is painted in artists’ oil paints on primed stretched canvas. The cloth is a mixture of flax (linen) and hemp threads and has a plain open weave with many slubs and other material trapped in the weave. The mark of the artists’ colourman Percy Smith is stamped on the back of the cloth. The canvas is attached to a four-member stretcher with steel tacks, in their original positions. Sizing is visible in the interstices of the weave at the back of the canvas and forms a minimal layer. White primer is also visible at the back filling the open weave. It is evenly applied covering the extant of the canvas and retaining the weave texture. The priming is composed of two distinct layers: a thin dense layer of lead white with chalk or gypsum, kaolin and zinc white over a thicker more transparent layer of chalk, zinc white or zinc sulphide, kaolin and probably silica extender. Gore seems to have experimented with alternatives to pure lead-based primers in the upper layer, initially reducing the proportion of lead white and adding other materials, including zinc white, and later replacing lead white altogether (see also Tate T01960
). It gave him a preparatory surface that was slightly absorbent and retained the rough canvas weave texture. Lead-based primers were also thought to darken over time. Artists had begun to explore alternatives to lead white, such as zinc white, in the late nineteenth century reflecting a growing interest in the whiteness of the preparatory surface dating back to the Pre-Raphaelites in England and the impressionists in France.
The painting is vigorously executed in well-bound oil colours applied to a design freely drawn in dark blue paint (see also Tate T02260
). There is no evidence of squaring-up or any other method for transfer from a drawing. The paint is brushed in broken sweeps of colours, contrasting the blue greens and greys of the foliage in shadow with accents of rustic pinks and browns provided by the broken fence, earth and tree trunks. The more acid greens are enlivened with a few strokes of orange. The blue drawing is restated in several areas during painting with rapid strokes that leave a fluid but broken line. In many areas the white ground is left visible through the broken application of the colour. In others, such as the trees on the far side of the field, a sense of distance is created by working the fluid, misty tones wet-in-wet without drawing to delineate the forms. The accent on colour is maintained by the limited tonal variation of mid-tones and tints while avoiding stark contrasts approaching black and white. The painting is unvarnished.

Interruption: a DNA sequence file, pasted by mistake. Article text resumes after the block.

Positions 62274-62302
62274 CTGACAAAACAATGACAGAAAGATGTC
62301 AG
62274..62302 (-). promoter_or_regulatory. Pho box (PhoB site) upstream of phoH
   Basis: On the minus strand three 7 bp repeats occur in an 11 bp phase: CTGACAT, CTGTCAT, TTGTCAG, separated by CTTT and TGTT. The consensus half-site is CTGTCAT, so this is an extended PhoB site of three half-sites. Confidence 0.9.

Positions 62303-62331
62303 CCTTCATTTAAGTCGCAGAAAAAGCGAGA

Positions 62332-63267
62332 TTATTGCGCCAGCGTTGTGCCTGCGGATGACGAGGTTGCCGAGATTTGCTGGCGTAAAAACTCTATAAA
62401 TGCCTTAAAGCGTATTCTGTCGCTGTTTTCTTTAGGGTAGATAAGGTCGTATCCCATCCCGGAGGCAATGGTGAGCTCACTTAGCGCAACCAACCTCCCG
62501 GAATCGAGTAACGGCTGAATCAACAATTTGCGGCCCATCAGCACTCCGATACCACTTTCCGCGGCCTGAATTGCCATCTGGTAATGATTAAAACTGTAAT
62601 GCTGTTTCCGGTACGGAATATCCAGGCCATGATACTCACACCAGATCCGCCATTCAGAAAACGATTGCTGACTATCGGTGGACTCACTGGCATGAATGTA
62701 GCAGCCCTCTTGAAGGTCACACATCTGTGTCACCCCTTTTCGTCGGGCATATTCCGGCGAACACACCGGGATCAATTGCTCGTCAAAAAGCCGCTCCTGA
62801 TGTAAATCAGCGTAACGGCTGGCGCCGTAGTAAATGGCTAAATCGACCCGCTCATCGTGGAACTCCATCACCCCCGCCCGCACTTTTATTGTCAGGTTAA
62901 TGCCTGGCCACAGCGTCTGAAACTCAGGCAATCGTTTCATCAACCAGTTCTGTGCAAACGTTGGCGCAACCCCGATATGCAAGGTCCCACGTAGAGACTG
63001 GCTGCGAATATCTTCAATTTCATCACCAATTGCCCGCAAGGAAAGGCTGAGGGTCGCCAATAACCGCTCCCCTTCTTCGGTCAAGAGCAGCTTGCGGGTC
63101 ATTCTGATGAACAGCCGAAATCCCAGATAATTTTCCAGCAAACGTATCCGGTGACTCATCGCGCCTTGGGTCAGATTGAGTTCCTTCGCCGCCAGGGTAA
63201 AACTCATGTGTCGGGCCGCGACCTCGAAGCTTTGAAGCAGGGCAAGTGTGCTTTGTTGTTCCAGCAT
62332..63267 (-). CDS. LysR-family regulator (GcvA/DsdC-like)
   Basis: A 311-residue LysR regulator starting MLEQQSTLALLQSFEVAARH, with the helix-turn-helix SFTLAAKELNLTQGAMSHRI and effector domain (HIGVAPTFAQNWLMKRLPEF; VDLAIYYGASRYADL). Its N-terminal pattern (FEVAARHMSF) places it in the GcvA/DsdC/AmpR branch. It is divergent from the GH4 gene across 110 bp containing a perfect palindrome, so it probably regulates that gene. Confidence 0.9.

How to cite
Roy Perry, 'Technique and Condition', April 2004, in Robert Upstone, ‘Letchworth 1912 by Spencer Gore’, catalogue entry, May 2009, in Helena Bonett, Ysanne Holt, Jennifer Mundy (eds.), The Camden Town Group in Context, Tate Research Publication, May 2012, https://www.tate.org.uk/art/research-publications/camden-town-group/spencer-gore-letchworth-r1129517, accessed 16 February 2019.